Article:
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Discussion Starter · #1 ·
I`m reloading .44mag lead bullets for a SBH. All the imformation I have tells to use a good crimp, whats a good crimp? For right now I use a seater/crimp die (Hornady) I realize if you use slow burning powders you need a stiff crimp. What about using powders like Unique for lite loads or 2400 for middle of the road loads. They talk about too much crimp can deform your bullet, so how much crimp? I don`t have any factory amo to compare the crimp with. (who buys factory amo)  Thanks
Keep our Leaders in Pray  

· Premium Member
3,366 Posts

Good question!  

The .44 mag does require a firm crimp for best performance with the H110/W296 and AA #5 class powders.  My experience shows that a uniform crimp helps loads of just about all velocity levels.

If only using the Hornady seat/crimp die, you are getting a roll crimp into the crimp groove.   Yes, you want it to crimp firmly, but don't overdue a good thing!  If you REALLY cram that case mouth into the crimp groove, using only a roll crimp die, you will also slightly lessen the case grip on the bullet just below the crimp!  As the case mouth is pushed into the crimp groove, and tries to make that 90 degree tuck into the groove, it will concurrently "bend the case away" from the bullet just below the crimp line, thus reducing the friction tension on the bullet.  This can result in a net loss of start pressure when compared to just a gently roll crimp in the bullet crimping groove.

When needing a really firm crimp, Redding Profile Crimp dies accomplish this goal with near perfection, not only giving the traditional roll-type crimp, but also maintaining, and enhancing the case friction fit.  I've never had bullets jump crimp using this die, and have seen marked increases in uniformity of velocities and accuracy in many cases.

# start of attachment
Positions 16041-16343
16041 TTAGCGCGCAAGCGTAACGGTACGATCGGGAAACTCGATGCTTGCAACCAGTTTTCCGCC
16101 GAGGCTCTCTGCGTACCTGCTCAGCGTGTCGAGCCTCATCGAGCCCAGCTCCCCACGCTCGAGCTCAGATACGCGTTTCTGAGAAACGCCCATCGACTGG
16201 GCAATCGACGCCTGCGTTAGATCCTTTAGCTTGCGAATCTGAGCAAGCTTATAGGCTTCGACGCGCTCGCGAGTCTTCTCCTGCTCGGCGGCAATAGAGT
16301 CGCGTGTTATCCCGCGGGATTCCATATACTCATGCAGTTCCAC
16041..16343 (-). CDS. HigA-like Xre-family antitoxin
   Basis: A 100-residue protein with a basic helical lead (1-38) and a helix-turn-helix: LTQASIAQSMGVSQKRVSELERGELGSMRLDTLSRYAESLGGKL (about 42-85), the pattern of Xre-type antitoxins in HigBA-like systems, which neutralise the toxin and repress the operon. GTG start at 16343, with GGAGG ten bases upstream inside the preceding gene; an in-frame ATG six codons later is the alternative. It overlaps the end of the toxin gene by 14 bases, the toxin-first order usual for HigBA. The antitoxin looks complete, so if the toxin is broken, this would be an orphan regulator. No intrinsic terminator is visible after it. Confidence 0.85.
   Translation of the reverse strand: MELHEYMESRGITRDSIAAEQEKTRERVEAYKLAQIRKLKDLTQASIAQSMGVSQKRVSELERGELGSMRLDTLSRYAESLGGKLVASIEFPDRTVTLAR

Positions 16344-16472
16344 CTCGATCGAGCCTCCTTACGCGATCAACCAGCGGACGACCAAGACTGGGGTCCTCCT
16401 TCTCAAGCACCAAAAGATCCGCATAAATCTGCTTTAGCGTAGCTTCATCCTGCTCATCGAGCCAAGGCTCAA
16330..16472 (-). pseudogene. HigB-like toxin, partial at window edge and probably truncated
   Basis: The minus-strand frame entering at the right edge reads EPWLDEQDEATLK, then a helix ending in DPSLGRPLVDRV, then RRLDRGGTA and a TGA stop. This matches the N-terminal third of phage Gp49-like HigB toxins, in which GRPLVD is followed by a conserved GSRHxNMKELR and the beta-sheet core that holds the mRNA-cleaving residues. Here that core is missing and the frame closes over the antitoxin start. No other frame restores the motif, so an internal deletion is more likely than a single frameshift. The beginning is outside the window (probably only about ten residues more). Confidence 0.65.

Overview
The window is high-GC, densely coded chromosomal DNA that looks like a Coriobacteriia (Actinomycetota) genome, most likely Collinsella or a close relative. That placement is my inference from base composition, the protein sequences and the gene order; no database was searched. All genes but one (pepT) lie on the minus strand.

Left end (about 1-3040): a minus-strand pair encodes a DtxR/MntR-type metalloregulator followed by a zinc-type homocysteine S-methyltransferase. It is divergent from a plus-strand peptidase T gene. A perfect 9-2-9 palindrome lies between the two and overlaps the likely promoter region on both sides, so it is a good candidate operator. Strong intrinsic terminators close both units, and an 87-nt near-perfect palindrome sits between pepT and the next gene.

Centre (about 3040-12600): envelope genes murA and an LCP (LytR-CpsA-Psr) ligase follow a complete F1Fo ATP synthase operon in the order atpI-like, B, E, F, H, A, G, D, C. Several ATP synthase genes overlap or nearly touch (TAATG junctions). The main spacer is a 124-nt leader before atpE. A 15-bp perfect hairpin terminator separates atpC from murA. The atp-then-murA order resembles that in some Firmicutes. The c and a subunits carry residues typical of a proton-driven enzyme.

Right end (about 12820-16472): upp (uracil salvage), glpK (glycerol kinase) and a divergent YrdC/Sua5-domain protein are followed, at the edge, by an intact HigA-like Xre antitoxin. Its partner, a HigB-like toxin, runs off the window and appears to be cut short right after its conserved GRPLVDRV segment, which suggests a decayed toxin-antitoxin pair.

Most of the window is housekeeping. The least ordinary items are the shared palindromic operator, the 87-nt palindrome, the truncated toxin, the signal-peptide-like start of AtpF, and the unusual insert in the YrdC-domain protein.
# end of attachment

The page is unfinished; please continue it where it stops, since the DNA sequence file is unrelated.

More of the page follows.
I've also heard good reports from the Lee Factory Crimp Die as well for handgun cases... although I've never used them on handgun cartridge applications.

Something to pay particular attention to in loading for these cartridges that require high, uniform start pressures, is the diameter of your case expander ball in the dies.   I've seen some dies where the expander ball was nearly the same size as the bullets intended for use.  I like to use an expander ball at least .003" smaller than the bullets I am intending to use in these straight walled handgun cartridges like the .44's, .45LC and .454 Casull.  It can make a big difference in your load performance.

Hope these ideas help, or at least help you look at options.

God Bless,


· Banned
2,430 Posts
I might add just one thing here...Trim all cases to be the exact length in order that all crimps are uniform. I do use Lee Carbide Dies and the crimp die works great!
Best Trgards from the Hammock....James

· Registered
1,944 Posts
What I reqd some where was to polish down my neck expander a good bit. So that when I expanded the neck for the bullet it flared at the mouth but was still very tight at the base of the bullet. When I seat my bullets there's a very slight reverse bulge where the bullet base is, then I crimp the bullet. It's a two step process seat bullet then crimp.
I never have a bullet move and I always get good ignition.
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